The arts spring overfloweth

<i>Rick’s Cafe American</i>

Rick’s Cafe American

The beginning of a beautiful … Arts DEVO received an email last week from local theater stud Joe Hilsee about the new production he’s directing, a stage version of the movie Casablanca called Rick’s Cafe American. The play opens at the Blue Room Theatre tonight (May 7), and Hilsee says that the collaborative adaptation was born here in Chico’s own little gin joint, Duffy’s Tavern. As Hilsee tells it, local attorney Ken Roye approached a contingent of familiar theater types at one end of the bar with an observation that the group of Duffy’s regulars were a natural fit for a stage version of Casablanca. He said Roger Montalbano, as one of Duffy’s owners, would play Rick, Hilary Tellesen “would be mesmerizing as Ilsa,” Hilsee would be Louis, local singer/actor Kelly Houston would play Sam the piano player, Dave “Twelve Pack” Sorensen would be Ferrari, etc.

The idea was dismissed as a mere pub game at first, until local actress/stage designer Amber Miller came up with a “bar-napkin stage design” and then with Hilsee worked on a trimmed-down version of the film that places all of the action inside the bar. It’s going to be “a world premiere of a play that takes place in a bar, the idea born in a bar right here in good old Chico,” said Hilsee.

But what about the music? Who’s playing Sam? The first choice, Houston, isn’t available, so instead of a piano-playing American character, they’ve created a French, guitar-playing troubadour who will be played by Jonathan Richman.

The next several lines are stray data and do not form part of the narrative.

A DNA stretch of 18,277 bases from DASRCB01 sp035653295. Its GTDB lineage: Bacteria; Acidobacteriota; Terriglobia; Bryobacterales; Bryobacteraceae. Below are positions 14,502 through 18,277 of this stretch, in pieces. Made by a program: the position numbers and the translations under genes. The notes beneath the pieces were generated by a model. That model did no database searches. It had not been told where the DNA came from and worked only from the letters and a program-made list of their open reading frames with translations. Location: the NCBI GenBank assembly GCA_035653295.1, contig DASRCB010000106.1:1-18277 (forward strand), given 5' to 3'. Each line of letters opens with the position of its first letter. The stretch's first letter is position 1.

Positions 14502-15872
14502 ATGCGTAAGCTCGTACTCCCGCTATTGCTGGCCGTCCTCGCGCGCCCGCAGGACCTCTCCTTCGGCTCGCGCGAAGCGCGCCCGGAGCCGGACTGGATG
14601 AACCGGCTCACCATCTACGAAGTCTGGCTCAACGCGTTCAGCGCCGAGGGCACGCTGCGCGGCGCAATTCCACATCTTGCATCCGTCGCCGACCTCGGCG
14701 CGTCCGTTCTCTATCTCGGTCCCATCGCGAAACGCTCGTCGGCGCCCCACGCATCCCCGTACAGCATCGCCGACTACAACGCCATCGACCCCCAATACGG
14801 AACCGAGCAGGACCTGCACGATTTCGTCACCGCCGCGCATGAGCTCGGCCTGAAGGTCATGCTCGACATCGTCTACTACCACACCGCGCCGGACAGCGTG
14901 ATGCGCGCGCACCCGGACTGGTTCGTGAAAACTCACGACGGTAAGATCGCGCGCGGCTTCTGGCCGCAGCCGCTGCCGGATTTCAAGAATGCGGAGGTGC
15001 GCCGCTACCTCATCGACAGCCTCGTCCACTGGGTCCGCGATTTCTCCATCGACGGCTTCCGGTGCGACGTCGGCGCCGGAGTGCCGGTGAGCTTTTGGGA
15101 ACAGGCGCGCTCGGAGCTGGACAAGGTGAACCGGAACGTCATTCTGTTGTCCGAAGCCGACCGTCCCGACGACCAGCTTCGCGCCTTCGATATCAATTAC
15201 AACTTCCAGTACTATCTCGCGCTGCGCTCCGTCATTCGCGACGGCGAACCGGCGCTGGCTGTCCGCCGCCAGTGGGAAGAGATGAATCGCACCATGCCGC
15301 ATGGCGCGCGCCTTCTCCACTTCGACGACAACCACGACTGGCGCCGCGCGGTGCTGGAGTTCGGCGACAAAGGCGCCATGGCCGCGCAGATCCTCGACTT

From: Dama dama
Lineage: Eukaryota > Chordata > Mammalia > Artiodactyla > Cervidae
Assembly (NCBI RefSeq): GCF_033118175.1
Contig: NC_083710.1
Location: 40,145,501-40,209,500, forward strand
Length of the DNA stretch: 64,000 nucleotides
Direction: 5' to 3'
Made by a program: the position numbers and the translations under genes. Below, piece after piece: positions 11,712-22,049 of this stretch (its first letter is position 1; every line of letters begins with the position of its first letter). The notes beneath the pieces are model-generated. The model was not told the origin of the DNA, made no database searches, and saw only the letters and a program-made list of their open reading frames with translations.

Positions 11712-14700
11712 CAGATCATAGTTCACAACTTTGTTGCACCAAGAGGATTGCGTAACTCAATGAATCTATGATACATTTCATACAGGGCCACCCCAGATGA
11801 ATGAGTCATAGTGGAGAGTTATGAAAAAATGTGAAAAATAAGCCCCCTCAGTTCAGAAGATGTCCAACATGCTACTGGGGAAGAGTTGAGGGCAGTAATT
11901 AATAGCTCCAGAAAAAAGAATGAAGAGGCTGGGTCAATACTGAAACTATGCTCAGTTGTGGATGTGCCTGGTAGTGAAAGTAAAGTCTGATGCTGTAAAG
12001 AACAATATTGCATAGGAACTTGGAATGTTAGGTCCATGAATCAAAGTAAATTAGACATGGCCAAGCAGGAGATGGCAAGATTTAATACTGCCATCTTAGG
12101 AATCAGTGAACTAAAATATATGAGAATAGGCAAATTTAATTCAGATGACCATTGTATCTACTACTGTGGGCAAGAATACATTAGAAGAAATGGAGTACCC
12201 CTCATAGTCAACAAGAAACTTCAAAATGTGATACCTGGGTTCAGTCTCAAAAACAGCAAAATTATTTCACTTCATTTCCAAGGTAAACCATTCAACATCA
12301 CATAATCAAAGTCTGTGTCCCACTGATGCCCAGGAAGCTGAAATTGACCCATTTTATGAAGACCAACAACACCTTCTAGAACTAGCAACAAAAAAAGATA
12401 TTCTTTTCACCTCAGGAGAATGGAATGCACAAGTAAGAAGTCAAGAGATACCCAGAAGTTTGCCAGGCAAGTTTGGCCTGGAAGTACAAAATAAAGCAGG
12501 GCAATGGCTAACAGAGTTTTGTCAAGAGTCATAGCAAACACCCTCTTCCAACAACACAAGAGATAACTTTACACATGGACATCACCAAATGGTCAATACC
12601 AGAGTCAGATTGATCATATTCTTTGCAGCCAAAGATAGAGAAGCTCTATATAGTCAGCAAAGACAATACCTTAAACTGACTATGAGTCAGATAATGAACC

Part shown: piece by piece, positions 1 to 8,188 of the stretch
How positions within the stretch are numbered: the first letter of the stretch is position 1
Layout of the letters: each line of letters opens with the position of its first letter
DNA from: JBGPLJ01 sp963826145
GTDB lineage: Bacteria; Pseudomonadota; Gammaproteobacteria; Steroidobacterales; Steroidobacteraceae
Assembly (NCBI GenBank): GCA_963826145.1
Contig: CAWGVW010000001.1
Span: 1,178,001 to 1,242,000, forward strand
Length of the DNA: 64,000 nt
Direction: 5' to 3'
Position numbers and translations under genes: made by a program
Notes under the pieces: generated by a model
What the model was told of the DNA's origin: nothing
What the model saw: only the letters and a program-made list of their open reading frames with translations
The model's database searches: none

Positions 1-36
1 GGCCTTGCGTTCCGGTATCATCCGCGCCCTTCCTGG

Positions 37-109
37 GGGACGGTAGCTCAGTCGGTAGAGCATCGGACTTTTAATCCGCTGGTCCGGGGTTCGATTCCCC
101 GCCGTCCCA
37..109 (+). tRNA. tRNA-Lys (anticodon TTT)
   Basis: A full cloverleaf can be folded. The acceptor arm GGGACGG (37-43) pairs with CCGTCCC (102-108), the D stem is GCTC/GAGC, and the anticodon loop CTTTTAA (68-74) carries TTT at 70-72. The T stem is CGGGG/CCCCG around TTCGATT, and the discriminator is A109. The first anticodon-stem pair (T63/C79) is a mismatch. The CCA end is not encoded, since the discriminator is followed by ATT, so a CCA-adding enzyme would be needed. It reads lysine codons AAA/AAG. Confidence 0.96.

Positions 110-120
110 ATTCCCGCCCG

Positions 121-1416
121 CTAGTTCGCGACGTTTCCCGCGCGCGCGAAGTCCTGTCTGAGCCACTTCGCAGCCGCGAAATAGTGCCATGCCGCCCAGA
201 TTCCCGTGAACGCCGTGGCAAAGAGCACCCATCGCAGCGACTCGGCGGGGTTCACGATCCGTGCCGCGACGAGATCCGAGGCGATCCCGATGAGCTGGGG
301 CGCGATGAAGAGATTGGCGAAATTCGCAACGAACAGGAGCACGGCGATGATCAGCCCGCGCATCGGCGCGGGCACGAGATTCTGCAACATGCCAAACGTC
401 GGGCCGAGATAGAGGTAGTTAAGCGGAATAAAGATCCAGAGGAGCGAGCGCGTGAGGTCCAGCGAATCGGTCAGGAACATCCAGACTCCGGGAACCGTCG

Yes, for realz.

Elliott Smith

Heaven adores him It’s hard to believe that it’s been more than 11 years since the death of Elliott Smith. As much as with Kurt Cobain, who preceded him in burning out too young, Smith’s passing was hard to deal with for someone who was so wrapped up in the singular music he created—both musicians were seminal artists for me and both continue to influence my life. Of course, none of that means shit when measured against the emotional pain that would seem to have gotten the better of both men.

On the heels of HBO’s release this week of the very thorough and acclaimed documentary Kurt Cobain: Montage of Heck, the Pageant Theatre will be screening Heaven Adores You, a 2014 documentary of Smith’s life that weaves his music through a series of interviews with his friends and collaborators (including his friend/engineer and Chico ex-pat Larry Crane) to create an “intimate and meditative inquiry” into the life of the incredible singer/songwriter. One showing: Sunday, May 10, at 7 p.m.


Fiesta in Oroville.

• Friday Night Concerts: The downtown concert series is back for a new season, and kicking things off this Friday, May 8, at 7 p.m., is Urban Legend, with a wide variety of dance-floor-ready pop and rock covers.

HA! Fest: A day-long “comedy film festival” featuring short films submitted from all over the world, Saturday, May 9, 10 a.m.-6 p.m, at the El Rey Theatre.

• Wildflower Music Festival: Suffering from Chico Breaks the Record withdrawals? Get your music-marathon fix out on the edge of the orchard at 2500 Estes Road (home of the Butcher Shop theater fest) for a day of music and sunshine, Saturday, May 9, at noon. Performers include: The Mother Hips, The Easy Leaves, The Golden Cadillacs and the Jeff Pershing Band.

• Feather Fiesta Days: It’s spring party time in Oroville, with a week’s worth of community activities culminating with a full day of events—pancake feed, parade, car show, crafts faire and chili cook-off—on Saturday, May 9. Call 538-2542 for more info.

Arrive: The North State Symphony concludes its season, and its search for a new music director, with a showcase conducted by candidate Peter Jaffe (of the Stockton, Auburn and Folsom symphonies), who will preside over works by Beethoven, Gershwin and more. Sunday, May 10, 2 p.m., at Laxson Auditorium.